Betty Memery from Sandymount, Dublin came to honour the memory of her father, naval officer William Memery. He died back in Ireland without ever revealing much about his wartime experiences.

Betty's mother had wanted William's medals buried with him. Betty later found the leaflet the Department of Aviation and Transport had sent to him after the war, explaining what each medal and ribbon represented, so she got replicas made and wore them at the commemorations.

"I feel sorry now that I didn't talk to him more. What he did in the war is part of my history too and I'll never know all the details now," she said.

The 60th anniversary of D-Day has fuelled a desire to make up for lost time and missing family histories. It has provided a market for a business new to Ireland, although British companies have been operating in the area for a number of years.

Military Heritage Tours is a specialist travel company set up two years ago by Tony Martin, a former FCA captain from Drogheda, and Corkman Donal Buckley, a retired captain in the Irish Army. The company arranges trips to places in Ireland and abroad that are associated with Irish military history.

So far it has concentrated mainly on school groups and fellow ex-army members, but the current tour includes veterans, their families, amateur military historians and military memorabilia enthusiasts.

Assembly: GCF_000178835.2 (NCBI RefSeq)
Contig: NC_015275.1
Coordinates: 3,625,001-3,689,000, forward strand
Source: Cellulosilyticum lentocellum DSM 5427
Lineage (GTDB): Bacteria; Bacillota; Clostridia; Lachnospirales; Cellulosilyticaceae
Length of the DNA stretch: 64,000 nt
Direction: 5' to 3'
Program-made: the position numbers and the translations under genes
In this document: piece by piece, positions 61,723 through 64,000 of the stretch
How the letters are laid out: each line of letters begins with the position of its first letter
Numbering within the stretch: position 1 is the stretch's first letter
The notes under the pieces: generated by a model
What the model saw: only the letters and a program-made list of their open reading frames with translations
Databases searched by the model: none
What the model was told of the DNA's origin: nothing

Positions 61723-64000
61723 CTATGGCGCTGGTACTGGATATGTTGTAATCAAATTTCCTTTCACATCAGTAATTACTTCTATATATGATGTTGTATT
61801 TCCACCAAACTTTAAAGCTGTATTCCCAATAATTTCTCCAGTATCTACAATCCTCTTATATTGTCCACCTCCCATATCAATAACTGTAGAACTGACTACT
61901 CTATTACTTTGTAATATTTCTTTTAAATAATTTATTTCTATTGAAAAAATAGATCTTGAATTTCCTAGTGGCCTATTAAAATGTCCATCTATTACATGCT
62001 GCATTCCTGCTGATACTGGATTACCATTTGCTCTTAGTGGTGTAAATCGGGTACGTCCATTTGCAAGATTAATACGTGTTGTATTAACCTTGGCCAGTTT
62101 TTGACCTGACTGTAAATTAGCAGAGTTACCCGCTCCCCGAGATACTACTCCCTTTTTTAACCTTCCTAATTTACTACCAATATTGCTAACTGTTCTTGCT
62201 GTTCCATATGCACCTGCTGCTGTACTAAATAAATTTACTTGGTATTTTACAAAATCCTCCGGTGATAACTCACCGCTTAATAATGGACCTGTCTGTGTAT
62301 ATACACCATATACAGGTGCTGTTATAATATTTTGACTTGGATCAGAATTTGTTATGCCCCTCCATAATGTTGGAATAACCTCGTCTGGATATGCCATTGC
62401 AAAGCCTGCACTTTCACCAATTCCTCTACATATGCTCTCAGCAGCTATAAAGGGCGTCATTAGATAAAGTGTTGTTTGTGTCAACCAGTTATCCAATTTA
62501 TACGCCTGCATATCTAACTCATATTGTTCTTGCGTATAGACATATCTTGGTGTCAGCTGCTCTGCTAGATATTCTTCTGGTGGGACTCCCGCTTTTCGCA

Mr Martin accepted that creating a varied and enjoyable tour while maintaining the appropriate tone of respect for the places they visited was a challenge for tour companies.

"The people we've had are genuinely interested and that's the way we want to keep it," he said, firmly ruling out promoting the trips as alternative stag weekends solely based on toys for boys and visits to tank museums and spitfire shows.

"You'll always get people who want to dress up and joke around, but they can make their own way here," he added.

The war cemeteries the current tour group visited would quieten the most boisterous tourist. Set between pasture land, lined by tall trees and serenaded by birdsong, they reduced visitors to whispers and tip-toes.

Lieutenant Colonel John Douglas, Chief of Staff of the Royal Irish Regiment, was delivering gentle greetings to friends, acquaintances and admirers of his much-medalled uniform.

He lectured in the Curragh before the first Irish peacekeeping troops went to Liberia last year. He gave the troops the benefit of his experiences in the Congo, where he was almost killed by a lynch mob, and Sierra Leone, where he was lucky to avoid capture when rebel forces took 11 of his colleagues hostage.

"The Royal Ulster Rifles were the genesis of the Royal Irish Regiment," he explained, brushing off the idea that his own ordeals had given him an insight into the horrors his forerunners faced.

"It's not quite the same thing," he said. "I'm just here really to represent the link between then and now, because history is a continuous thing and you can't divide it up. We come from two different eras but we're all soldiers."